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Many writers, when asked how they intend to structure a memoir they are about to write, react as if they have just been asked how they will create a structure to a skyscraper. To structure a memoir is an important undertaking, but it is not as complicated as creating structure that will support a tall building.

Unlike a building or a bridge, a memoir is not solid and subject to physical imperatives like gravity. While memoir must take many rules into account – respect verisimilitude, enact plotting, round out characterization, tell the truth – these are often manipulable in the way that gravity just simply is not.

To say “structure a memoir” is  perhaps a misnomer.

In a way, the phrase “structure a memoir” is a misnomer, but we do need words to describe what we do. Literature is notoriously plagiaristic when it comes to describing itself. For instance,

  • We take from music the word voice and tone.
  • We take from dance the word pace and movement.

Why not take the word structure from engineering?

In this category, we look at different “structural” components of a memoir. These components are essentially elements that will make your memoir both more interesting and meaningful.

Let’s look at what you can do to contribute to your structure.

  • Where does your story begin? Think of the beginning, the entry into your story, as a necessary first element. You need to begin your story at the point where the action begins to unfold. A story about a divorce and the reconstruction of a life does not begin with the first date in high school. It might begin with the first time you realized that this marriage could not continue.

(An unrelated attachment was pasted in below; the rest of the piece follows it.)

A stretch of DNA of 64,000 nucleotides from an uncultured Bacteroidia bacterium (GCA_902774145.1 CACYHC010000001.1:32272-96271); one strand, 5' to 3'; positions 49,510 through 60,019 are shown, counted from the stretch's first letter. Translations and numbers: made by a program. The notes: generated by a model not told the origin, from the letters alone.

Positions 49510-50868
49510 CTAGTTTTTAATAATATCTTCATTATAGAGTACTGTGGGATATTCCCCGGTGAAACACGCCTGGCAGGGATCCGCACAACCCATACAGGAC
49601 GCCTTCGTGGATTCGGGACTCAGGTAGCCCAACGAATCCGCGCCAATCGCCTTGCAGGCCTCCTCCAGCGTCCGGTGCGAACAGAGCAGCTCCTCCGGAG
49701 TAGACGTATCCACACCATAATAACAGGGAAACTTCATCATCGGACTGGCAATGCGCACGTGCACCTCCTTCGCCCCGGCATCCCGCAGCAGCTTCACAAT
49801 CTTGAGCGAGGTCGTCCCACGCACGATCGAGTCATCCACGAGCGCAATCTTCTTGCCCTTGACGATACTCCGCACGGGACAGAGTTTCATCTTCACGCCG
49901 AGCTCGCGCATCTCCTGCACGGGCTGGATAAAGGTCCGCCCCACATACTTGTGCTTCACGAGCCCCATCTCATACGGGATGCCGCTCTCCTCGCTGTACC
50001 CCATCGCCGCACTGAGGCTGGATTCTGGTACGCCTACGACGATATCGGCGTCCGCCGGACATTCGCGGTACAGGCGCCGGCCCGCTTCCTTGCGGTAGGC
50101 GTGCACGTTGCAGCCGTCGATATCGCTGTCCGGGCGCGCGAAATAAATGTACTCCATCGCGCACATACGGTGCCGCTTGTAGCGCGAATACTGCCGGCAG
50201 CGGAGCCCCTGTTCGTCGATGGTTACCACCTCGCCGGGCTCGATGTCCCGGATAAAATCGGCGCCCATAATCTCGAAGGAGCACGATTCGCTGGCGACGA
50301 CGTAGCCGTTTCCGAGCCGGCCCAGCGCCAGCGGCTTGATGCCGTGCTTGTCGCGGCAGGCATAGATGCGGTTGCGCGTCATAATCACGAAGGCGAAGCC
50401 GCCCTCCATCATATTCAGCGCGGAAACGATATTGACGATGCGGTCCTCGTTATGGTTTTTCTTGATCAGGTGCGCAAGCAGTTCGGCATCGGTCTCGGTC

• How do you include back story? It will probably be necessary at some point to mention something about your first date, but when should you do it? This back story will be a flashback. Ought it to go early in your story or ought it to wait/ This too will contribute to how to structure a memoir.
  • How do you pace your story? Certainly don’t want to give the ending away, but on the other hand, you have to let the reader know that the story is moving along. This is what we call pacing, and it can—and frequently should—include such fictional elements as foreshadowing and suspense.
  • Have you been complete and concise? This is so important in what we call structuring. You must include all the information that needs to be included to understand what is going on, but you must take out everything that is superfluous. In this sense, we we say that your structure is lean.

An outline is not necessary to structure a memoir well.

Some writers feel they have to outline a story and consider the outline to be a structure. While we are not against outlines absolutely, we do recognize them as being inhibiting of the free flow of a story that best accesses some of the deeper layers of storytelling.

In conclusion

The the posts below will help you understand this concept better.

writing

Show Up and Do the Writing!

To your dismay, you have been writing your memoir in snippets. In the mornings, when you show up on your laptop, you face, as does every writer, a demanding master: a writing stint for the day.